Nobody but a fool would deny that corporations are often two-faced about the environment, but her leftish distaste for anything to do with markets leads her to more outrageous claims.
Is the Energy Probe Research Foundation (an organization that provides my place in the conspiracy by employing me as an editor at an urban affairs magazine it publishes) really in the pocket of international multinationals because it wants energy markets deregulated? For many environmentalists and would-be ones like Dewar, markets and deregulation are bad-end of discussion. Use such words, and green ceases to be the pure colour of leaves and becomes the dirty colour of money.
One can disagree with EPRF, but its stand is based on the belief that government subsidy through tax breaks, protected markets, and Crown corporations makes it easier to exploit uneconomical and thus unsustainable resource bases, encourages waste, and helps companies make immoral, tax-funded profits. Controversial, perhaps, but hardly proof, as Dewar claims, that EPRF is in the pocket of industry and the world-government conspiracy. If it is, why did Strong's Ontario Hydro nearly bankrupt it when it took Hydro to court over nuclear power, and lost? Why did another Dewar devil, Adam Zimmerman, formerly of Noranda Forests, reject EPRF's forest privatization program out of hand? Why did EPRF's Probe International attack Strong's plans for international environmental funding as "taxation without representation" at the Earth Summit? Upset at her initial gullibility at the hands of Suzuki and Paikan, Dewar considers all environmentalists guilty until proved innocent. She isn't swift enough to realize that such groundless claims play right into the hands of cosy Crown corporations and multinationals that practise tax-subsidized environmental mismanagement.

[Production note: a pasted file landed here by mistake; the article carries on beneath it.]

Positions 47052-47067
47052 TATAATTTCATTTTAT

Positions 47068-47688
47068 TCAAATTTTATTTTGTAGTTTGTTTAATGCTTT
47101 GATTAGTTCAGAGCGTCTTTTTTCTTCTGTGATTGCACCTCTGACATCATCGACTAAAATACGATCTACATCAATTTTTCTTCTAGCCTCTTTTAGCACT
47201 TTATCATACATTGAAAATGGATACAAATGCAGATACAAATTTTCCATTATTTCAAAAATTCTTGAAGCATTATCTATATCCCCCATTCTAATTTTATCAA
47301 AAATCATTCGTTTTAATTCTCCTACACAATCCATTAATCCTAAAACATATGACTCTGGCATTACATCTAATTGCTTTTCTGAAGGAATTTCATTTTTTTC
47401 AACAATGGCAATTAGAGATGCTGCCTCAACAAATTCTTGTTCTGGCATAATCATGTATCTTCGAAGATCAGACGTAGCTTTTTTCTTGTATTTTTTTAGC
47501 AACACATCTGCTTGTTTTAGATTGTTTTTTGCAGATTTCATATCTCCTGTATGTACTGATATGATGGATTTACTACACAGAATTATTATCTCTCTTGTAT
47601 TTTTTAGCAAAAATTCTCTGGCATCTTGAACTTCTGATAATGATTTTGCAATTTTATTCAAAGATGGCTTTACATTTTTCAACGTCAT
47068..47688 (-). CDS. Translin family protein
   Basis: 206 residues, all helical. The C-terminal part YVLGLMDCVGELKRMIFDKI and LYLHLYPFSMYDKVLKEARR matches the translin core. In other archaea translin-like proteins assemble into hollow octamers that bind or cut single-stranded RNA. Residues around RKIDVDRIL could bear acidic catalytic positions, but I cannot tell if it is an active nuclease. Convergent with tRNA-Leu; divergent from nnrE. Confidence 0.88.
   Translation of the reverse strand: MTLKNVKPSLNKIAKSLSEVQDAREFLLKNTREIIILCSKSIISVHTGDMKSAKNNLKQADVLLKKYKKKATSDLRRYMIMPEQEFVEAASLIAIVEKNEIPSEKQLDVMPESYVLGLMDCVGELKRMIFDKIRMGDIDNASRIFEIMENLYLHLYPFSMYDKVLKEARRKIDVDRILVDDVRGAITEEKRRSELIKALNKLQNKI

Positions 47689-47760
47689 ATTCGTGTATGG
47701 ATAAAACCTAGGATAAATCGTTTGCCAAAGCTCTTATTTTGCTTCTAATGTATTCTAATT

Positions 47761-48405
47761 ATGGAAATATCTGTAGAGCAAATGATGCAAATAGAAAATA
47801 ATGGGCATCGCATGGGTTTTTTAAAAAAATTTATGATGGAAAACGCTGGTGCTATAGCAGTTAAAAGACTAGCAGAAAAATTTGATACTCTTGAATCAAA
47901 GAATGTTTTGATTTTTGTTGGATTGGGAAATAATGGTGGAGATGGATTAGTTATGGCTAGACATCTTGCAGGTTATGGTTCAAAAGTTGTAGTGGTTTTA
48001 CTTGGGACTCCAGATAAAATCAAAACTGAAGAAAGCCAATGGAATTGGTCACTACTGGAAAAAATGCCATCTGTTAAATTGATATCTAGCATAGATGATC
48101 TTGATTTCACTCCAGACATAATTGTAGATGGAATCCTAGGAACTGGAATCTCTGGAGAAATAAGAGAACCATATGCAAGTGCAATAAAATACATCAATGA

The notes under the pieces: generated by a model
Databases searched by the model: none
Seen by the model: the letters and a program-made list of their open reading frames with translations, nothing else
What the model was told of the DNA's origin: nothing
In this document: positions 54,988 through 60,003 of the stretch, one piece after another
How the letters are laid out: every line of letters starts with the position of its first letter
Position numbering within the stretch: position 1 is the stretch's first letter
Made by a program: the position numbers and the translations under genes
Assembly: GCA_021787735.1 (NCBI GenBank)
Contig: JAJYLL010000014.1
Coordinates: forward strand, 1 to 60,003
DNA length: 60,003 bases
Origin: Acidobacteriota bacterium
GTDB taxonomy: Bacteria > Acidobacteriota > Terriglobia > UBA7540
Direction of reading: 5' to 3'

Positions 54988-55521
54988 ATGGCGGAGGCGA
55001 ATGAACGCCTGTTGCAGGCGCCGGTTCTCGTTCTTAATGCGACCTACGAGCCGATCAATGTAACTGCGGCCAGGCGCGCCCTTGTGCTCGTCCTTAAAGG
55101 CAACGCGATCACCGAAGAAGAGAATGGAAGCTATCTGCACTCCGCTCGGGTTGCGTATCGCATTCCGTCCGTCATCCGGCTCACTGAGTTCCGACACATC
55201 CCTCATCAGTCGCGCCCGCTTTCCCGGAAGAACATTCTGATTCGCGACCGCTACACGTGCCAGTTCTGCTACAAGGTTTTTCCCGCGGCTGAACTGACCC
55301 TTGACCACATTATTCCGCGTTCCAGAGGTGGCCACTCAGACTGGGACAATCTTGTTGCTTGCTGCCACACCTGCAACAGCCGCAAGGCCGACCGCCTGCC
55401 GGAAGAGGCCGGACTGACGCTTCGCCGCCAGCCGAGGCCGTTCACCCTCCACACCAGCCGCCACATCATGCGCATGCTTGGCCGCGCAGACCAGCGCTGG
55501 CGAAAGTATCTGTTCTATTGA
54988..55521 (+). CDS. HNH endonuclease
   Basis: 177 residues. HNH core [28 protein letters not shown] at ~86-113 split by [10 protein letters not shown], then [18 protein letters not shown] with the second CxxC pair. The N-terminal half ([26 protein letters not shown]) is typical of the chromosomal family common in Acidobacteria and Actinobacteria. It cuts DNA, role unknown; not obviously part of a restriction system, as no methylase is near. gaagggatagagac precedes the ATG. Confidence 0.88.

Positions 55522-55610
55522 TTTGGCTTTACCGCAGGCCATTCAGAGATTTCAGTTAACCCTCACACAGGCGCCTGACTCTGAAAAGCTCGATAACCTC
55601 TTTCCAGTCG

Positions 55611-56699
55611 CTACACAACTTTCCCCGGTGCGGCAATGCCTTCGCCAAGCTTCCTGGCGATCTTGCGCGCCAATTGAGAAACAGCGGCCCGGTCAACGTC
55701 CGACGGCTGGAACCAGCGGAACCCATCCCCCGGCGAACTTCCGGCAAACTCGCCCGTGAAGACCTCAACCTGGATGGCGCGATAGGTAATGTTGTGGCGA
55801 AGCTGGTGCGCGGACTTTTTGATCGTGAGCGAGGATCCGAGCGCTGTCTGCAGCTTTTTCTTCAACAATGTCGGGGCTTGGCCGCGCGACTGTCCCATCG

Instead of getting down to the really tough issues, Dewar constructs (at great and ponderously researched length) the theory that all the world's varied, often confused, and sometimes self-serving environmental groups are acting in concert with business and stateless UN-ocrats to destroy our strong and good central governments and impose some form of NAFTA on the whole planet. Environmentalism is merely a cover, a Cloak of Green, for this sinister plot. So tear off your UN patches, bring back the peacekeepers, head for the hills and join a left-wing, unarmed, ecological militia group. Hey, if people are as gullible as Dewar, perhaps they, I mean we, can really pull it off.
Jeb Blount, a former Washington Post correspondent in Brazil, is an associate editor of The Next City magazine.